Previous studies have evaluated the effectiveness of air filters in mitigating the symptoms of allergic rhinitis (AR). However, these studies have yielded inconsistent results. This systematic review and meta-analysis was conducted to assess the effectiveness of air filters for patients with AR. For this, we comprehensively searched the PubMed, Embase, and Cochrane Library databases to identify relevant articles. The results are presented in terms of standardized mean difference (SMD) and 95% confidence intervals (CI) values with the fixed-effects model (FEM) and random-effects model (REM). Eight randomized controlled trials were included in our meta-analysis. Of these, three had a parallel design and five had a crossover design. Regarding clinical outcomes, pooled analyses performed using patients' nighttime and daytime symptom scores revealed SMD values of -0.21 (95% CI: -0.35 to -0.07 (FEM) and -0.35 to -0.08 (REM)) and -0.16 (95% CI: -0.30 to -0.03 (both FEM and REM)), respectively. However, no significant changes were noted in the SMD values when assessing medication use, quality of life (QoL), or peak expiratory flow rate (PEFR). In conclusion, air filters may help alleviate symptoms associated with AR; however, their effects on medication use, QoL, and PEFR appear to be limited. This systemic review and meta-analysis is registered with CRD42022380560.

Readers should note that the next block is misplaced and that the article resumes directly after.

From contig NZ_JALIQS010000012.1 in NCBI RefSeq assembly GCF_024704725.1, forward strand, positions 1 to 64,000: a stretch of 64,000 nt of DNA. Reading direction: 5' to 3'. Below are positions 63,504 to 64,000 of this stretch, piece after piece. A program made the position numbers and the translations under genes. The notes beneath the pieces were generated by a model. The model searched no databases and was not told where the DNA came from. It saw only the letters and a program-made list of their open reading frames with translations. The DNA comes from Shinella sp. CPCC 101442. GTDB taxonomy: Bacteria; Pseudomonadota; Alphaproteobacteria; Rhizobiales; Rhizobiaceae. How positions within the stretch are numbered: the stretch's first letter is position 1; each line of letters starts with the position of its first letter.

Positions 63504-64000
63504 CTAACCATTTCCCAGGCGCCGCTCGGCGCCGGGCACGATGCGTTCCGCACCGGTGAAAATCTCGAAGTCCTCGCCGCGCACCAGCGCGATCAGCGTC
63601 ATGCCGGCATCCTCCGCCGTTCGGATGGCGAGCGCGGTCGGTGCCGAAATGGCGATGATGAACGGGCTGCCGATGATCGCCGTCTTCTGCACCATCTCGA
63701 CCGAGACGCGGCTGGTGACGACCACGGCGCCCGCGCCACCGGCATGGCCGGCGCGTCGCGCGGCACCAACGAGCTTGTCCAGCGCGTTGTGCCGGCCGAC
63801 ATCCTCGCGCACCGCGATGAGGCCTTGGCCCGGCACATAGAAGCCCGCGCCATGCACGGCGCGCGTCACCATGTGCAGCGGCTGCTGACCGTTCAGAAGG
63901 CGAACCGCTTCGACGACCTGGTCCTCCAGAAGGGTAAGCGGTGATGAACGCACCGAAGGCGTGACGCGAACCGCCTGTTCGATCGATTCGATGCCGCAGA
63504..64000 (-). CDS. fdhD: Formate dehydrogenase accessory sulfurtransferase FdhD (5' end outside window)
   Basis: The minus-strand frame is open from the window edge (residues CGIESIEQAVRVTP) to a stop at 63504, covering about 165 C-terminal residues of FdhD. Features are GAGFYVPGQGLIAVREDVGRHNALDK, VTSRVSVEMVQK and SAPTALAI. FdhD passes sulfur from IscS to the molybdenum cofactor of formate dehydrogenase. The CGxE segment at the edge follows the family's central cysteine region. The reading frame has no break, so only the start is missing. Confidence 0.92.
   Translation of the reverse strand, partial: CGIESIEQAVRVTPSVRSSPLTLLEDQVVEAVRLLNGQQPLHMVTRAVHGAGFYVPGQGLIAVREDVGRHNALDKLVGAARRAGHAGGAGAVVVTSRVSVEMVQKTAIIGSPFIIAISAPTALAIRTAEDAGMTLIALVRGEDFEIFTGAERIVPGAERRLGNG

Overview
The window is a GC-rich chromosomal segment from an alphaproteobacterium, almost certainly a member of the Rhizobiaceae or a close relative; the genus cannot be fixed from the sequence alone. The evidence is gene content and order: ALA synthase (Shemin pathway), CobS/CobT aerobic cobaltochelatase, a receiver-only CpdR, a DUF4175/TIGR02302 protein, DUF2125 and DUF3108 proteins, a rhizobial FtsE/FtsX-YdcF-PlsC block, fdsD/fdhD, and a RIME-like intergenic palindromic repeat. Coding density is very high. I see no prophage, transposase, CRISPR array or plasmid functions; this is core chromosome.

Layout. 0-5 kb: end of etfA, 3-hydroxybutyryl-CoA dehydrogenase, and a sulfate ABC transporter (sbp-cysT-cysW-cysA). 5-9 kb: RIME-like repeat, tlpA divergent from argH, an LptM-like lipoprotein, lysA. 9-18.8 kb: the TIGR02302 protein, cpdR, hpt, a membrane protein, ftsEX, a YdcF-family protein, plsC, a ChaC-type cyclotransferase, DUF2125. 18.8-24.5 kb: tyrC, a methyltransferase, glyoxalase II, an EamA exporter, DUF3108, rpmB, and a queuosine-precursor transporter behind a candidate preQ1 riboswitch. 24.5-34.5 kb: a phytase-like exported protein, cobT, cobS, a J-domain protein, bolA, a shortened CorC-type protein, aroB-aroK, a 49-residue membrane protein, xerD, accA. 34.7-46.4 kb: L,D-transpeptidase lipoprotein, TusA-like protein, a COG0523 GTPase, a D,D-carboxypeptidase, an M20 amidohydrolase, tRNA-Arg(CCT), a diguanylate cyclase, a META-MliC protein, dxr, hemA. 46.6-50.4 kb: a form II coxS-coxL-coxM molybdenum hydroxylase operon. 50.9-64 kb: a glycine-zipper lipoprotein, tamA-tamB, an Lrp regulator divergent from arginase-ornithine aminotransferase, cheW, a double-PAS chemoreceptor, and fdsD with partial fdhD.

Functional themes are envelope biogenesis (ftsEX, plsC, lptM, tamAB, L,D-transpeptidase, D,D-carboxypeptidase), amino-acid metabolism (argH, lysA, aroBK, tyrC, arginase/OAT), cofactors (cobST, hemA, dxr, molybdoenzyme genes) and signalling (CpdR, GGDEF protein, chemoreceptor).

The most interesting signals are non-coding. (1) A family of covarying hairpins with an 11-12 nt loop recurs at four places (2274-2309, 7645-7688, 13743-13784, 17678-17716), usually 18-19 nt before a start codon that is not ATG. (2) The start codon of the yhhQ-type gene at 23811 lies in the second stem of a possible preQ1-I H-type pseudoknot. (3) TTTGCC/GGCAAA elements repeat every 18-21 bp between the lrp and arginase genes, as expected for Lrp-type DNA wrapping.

Original languageEnglish
Article number8847667
JournalIndoor Air
Publication statusPublished - 2024

ASJC Scopus subject areas

  • Environmental Engineering
  • Building and Construction
  • Public Health, Environmental and Occupational Health


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